Don't get too focused on 'losing' when the market pulls back. This is referred to as a drawdown because you account's balance will go down as the market does, but the good thing about owning shares of a company versus trading options is your shares never expire. Reminder: people pass stocks through many generations of their family. So as long as you don't panic in a drawdown, and keep collecting your dividend (even if your account balance is down) this is one of the 'easiest' passive income streams there are. I'm bring this up because yes it doesn't ALWAYS work. But if you do it in a controlled and methodical way it will provide you a stream of passive income. Yes it takes some money to get started, but you can get started on a smaller scale, you don't have to wait!

Offensive Game Plan (actions to obtain freedom)

  1. Educate Yourself: There's a wealth of free information online, use it! Websites, blogs, forums, and platforms like (my free site) offer you valuable insights and advice. YOu can find a list of dividend aristocrats here. Be an active learner and soak up as much knowledge as you can about investing in dividend stocks.

  2. Start Small: Don't be deterred if you don't have a lot of money to invest. Starting small can still lead to significant gains over time. Remember, every journey starts with a single step.

  3. Diversify: Don't put all your eggs in one basket. Make sure to diversify your portfolio across different sectors and industries. This will spread the risk and increase your chances of earning consistent dividends.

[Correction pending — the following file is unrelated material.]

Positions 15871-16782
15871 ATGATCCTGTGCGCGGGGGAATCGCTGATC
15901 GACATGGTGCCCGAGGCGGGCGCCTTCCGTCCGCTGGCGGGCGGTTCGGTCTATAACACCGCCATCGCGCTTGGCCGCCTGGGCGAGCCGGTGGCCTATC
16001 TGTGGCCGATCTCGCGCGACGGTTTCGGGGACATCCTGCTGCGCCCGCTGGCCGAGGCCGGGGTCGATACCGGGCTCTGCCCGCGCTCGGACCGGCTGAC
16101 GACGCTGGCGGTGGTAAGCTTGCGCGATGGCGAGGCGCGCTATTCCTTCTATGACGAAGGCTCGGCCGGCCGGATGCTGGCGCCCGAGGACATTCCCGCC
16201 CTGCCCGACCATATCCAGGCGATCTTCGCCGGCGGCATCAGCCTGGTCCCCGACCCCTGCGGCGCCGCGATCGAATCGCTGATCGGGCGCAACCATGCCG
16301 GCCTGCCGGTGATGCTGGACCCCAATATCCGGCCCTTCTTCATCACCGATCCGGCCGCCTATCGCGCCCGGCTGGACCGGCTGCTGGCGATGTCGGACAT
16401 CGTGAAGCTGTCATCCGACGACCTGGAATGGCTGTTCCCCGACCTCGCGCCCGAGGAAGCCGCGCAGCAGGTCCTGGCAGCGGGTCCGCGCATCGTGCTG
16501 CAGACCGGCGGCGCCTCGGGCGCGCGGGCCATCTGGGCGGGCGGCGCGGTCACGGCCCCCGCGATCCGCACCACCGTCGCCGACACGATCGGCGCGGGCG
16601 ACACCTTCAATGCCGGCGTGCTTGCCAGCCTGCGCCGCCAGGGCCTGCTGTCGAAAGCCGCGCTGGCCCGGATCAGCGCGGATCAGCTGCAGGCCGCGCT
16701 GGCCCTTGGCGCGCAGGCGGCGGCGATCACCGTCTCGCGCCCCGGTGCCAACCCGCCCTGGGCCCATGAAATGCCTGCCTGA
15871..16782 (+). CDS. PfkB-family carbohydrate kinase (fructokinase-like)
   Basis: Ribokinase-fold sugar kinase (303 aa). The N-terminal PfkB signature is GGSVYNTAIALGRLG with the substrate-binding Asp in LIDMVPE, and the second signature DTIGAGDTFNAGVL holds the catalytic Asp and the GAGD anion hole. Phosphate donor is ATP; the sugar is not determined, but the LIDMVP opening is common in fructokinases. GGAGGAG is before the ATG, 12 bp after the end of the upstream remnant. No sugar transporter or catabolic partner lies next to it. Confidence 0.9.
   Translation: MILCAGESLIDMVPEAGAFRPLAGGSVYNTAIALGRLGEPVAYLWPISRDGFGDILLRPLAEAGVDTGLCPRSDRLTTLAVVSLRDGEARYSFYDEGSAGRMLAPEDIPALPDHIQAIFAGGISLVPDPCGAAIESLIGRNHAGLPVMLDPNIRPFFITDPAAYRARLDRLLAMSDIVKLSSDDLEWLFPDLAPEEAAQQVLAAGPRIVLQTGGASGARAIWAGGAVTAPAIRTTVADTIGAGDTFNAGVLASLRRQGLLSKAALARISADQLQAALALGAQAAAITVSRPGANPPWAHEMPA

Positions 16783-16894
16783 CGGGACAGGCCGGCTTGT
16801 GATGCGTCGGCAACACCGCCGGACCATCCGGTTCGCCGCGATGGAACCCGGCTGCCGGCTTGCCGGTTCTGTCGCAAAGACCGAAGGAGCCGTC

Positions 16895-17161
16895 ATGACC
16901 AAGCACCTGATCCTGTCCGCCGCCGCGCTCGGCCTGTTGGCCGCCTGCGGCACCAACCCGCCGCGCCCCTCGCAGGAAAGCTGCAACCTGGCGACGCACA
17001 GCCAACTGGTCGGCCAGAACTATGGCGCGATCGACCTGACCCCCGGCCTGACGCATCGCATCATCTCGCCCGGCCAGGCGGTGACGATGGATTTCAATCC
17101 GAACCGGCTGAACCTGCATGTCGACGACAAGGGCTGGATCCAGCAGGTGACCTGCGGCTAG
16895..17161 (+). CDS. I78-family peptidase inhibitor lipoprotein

4. Have a Plan: Before you dive in, have a plan. Identify the stocks you want to invest in, decide on the amount you're willing to invest, and set a clear goal. A well-thought-out plan will guide your investing journey.

Defensive Game Plan (actions to defend your freedom)

  1. Stay the Course: Investing is a long game. It can be tempting to sell when stocks dip, but remember your long-term goals. Have patience, keep calm, and stick to your plan.

  2. Review Regularly: Just because you've invested, doesn't mean you set and forget. Regularly review your portfolio and make necessary adjustments. This will ensure your investments align with your goals.

  3. Don't Chase Returns: High returns are attractive, but they often come with higher risks. Don't get caught up in chasing after companies that pay HUGE dividends. There is normally a reason they do, and it's not always good. Focus on companies with solid financials that consistently pay dividends.

  4. Don't Be Afraid to Ask Questions: There's no such thing as a dumb question, especially when it comes to your financial future. If you're unsure about something, ask! Forums like goodkidstrading are excellent places to find answers and learn from others' experiences. YOu can always reach out to me. I'm here to help you! Lets talk

This is just one way I built my own freedom and left the corporate grind in the dust. If this sounds like something you'd be interested in, stick around. There are more tips and tricks where this came from. And remember, you can always head over to to learn more about trading, entirely free. Trust me, it's worth a click.

Remember, investing in dividend stocks is not a get-rich-quick scheme. It requires patience, diligence, and discipline. But with a solid plan and a commitment to learning, it can be a powerful tool in building your financial freedom.